By Jevon Hunter
Children are unapologetically honest. I like that. I appreciate it when students ask straightforward questions. I have two favorites, both in reference to classroom learning: “Why is this important for me to know?” or more directly, “When am I ever going to use this in life?”
These questions are important because they challenge us — as teachers, as educators, or simply as adults. When these questions are asked, our children are hinting that the curriculum is disconnected from their lives, that it has no realistic application beyond preparation for a future examination.
Our children — particularly our adolescents, which are those youth between the ages of 10 and 18 — hunger for something more meaningful as they struggle to answer the two fundamental questions that define their existence: “Who am I?” and “What is my place in the world?”
Buffalo Prep is an academic enrichment and support program that helps underserved youth succeed in school, and it works to close the opportunity gap for Western New York kids. To address these important questions coming from students, the program is currently shifting its curriculum so that it better connects to the lives of our children.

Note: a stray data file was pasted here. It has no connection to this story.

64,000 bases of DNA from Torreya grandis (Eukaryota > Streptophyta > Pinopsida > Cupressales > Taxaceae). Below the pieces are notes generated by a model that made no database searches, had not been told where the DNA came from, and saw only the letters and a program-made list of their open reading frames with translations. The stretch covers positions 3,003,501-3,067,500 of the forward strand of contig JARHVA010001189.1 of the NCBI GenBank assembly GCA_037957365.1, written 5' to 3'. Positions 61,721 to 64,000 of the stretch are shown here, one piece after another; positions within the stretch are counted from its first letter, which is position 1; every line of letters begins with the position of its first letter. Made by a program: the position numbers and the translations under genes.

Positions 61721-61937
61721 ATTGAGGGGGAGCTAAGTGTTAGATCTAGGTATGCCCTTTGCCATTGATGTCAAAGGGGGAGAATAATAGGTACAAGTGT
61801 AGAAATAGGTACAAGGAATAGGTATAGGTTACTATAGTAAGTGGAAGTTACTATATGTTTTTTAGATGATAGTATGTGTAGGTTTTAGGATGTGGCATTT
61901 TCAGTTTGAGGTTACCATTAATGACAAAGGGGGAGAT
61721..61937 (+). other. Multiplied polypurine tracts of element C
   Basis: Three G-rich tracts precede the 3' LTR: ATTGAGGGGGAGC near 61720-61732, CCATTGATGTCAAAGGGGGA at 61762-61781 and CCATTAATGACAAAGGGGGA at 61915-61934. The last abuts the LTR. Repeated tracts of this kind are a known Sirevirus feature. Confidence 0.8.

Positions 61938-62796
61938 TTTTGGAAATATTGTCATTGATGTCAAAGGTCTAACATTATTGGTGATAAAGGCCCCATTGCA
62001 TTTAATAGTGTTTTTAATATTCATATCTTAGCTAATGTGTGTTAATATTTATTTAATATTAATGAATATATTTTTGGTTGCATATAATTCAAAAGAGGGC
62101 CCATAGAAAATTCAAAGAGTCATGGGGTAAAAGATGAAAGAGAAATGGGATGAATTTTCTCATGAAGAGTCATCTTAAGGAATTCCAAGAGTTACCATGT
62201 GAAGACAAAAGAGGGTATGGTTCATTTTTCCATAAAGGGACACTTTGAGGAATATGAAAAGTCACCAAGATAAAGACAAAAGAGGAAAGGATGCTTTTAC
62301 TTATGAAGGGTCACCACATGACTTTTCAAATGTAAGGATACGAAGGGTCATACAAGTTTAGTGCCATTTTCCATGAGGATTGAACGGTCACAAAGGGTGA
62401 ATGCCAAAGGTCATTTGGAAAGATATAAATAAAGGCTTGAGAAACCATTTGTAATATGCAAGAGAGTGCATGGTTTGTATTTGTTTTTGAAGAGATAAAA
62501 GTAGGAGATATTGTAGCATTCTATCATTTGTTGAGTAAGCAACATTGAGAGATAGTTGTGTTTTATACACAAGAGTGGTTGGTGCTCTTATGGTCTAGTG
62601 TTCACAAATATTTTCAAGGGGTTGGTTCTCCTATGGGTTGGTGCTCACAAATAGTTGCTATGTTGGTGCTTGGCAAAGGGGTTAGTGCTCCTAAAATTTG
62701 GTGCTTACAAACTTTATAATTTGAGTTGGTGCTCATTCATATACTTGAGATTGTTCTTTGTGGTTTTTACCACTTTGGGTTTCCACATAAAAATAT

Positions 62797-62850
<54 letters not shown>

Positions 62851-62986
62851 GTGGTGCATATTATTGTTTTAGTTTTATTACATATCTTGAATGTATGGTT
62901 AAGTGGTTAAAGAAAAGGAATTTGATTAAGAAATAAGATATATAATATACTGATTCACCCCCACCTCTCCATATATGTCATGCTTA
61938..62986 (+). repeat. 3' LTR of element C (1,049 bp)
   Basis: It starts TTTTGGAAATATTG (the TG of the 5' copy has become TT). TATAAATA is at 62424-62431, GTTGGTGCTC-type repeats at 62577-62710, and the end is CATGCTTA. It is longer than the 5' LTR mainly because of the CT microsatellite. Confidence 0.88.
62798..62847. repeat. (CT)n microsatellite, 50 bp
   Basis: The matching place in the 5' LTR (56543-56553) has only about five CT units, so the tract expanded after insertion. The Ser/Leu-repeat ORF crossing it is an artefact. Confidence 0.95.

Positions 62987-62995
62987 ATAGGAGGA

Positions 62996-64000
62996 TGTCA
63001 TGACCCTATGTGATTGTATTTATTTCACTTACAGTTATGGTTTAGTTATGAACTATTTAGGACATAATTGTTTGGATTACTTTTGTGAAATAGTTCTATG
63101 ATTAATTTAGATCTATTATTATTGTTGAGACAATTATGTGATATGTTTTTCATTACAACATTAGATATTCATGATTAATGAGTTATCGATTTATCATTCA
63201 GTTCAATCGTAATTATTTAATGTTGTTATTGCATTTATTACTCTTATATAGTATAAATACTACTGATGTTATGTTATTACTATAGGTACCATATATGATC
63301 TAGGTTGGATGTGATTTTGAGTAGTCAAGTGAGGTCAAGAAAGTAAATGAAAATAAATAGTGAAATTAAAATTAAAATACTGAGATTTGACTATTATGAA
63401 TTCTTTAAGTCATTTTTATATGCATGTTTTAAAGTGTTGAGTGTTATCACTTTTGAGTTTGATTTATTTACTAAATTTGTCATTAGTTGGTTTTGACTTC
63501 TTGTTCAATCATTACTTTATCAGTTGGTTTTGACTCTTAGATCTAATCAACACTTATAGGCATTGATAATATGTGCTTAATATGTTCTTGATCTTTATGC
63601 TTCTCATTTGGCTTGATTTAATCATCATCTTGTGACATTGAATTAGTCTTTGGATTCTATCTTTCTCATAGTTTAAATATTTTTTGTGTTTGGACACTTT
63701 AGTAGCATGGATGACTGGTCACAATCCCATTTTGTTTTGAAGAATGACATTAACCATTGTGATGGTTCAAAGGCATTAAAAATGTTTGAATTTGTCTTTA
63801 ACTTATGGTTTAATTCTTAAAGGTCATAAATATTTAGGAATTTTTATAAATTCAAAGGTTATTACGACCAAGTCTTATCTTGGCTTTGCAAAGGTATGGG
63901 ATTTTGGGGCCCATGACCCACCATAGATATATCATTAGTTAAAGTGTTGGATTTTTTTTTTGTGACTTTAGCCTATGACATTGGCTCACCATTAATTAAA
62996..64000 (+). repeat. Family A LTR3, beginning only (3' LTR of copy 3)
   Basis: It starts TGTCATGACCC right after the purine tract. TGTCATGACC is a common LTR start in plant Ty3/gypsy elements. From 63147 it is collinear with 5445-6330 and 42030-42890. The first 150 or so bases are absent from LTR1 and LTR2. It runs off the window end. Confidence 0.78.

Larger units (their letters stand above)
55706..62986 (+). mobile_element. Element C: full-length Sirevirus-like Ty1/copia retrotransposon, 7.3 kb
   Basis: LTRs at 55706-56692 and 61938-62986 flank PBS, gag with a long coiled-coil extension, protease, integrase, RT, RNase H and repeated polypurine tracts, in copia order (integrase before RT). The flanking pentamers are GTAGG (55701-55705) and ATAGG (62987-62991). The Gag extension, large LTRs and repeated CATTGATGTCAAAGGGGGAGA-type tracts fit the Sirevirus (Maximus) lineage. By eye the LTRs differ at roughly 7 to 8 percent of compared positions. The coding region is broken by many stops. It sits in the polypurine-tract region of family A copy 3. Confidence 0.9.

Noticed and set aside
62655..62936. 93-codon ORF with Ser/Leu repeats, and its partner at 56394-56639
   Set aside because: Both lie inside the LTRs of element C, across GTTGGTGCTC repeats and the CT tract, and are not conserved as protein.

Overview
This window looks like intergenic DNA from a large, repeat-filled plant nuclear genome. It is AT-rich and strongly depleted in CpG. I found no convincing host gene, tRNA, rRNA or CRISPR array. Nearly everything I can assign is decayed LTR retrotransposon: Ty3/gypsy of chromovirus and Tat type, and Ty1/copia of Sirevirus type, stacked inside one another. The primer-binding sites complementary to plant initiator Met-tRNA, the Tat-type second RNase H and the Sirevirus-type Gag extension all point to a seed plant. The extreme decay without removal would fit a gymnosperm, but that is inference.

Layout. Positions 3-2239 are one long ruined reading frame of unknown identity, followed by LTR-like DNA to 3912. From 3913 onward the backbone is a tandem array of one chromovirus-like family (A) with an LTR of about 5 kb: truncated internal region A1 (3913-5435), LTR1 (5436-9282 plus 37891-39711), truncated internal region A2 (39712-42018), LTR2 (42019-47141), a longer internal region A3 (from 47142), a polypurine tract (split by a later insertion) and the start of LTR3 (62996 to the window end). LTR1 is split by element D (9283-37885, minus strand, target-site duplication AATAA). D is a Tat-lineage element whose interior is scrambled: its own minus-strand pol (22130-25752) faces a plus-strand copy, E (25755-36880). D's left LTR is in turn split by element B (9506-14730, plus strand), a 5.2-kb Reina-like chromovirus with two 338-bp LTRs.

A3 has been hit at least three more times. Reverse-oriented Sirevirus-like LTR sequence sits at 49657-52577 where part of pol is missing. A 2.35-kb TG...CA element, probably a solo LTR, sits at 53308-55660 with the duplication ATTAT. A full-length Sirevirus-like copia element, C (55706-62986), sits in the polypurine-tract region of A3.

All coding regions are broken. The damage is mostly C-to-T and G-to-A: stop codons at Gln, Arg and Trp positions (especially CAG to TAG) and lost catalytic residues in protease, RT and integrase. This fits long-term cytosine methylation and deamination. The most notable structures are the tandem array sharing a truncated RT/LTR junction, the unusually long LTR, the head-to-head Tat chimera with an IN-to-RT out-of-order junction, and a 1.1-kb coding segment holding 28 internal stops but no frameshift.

We are using the city of Buffalo as a lens to achieve our learning goals, as a form of culturally relevant and sustaining pedagogies while also having our students learn essential skills that will help them become researchers of their own communities and lives. Last summer, for instance, Buffalo Prep students applied the following school subjects in purposeful ways:
• Mathematics classes examined whether residents were living in food deserts;
• English language arts courses explored bias within mass media and journalism;
• Science classes organized lessons around the way the body reacts to stressful living conditions; and
• Social studies classes investigated the impact of immigration on the city.
The youth then presented their research findings to the public using a combination of traditional presentation styles and digital displays of information. During the process, our students acquired the habits of mind and early dispositional abilities necessary to participate as citizens in a democratic society and in adult life.
This approach to teaching and learning gives our young people purpose, and it meaningfully answers the questions our children are asking about school. Will all our children accept this response? Of course not. But it is better than the vapid reply they typically hear: “Because it will be on the state test.” The children are demanding more. Let’s give it to them.
Jevon Hunter, Ph.D., is an urban education professor at SUNY Buffalo State College and helped transform the curriculum at Buffalo Prep.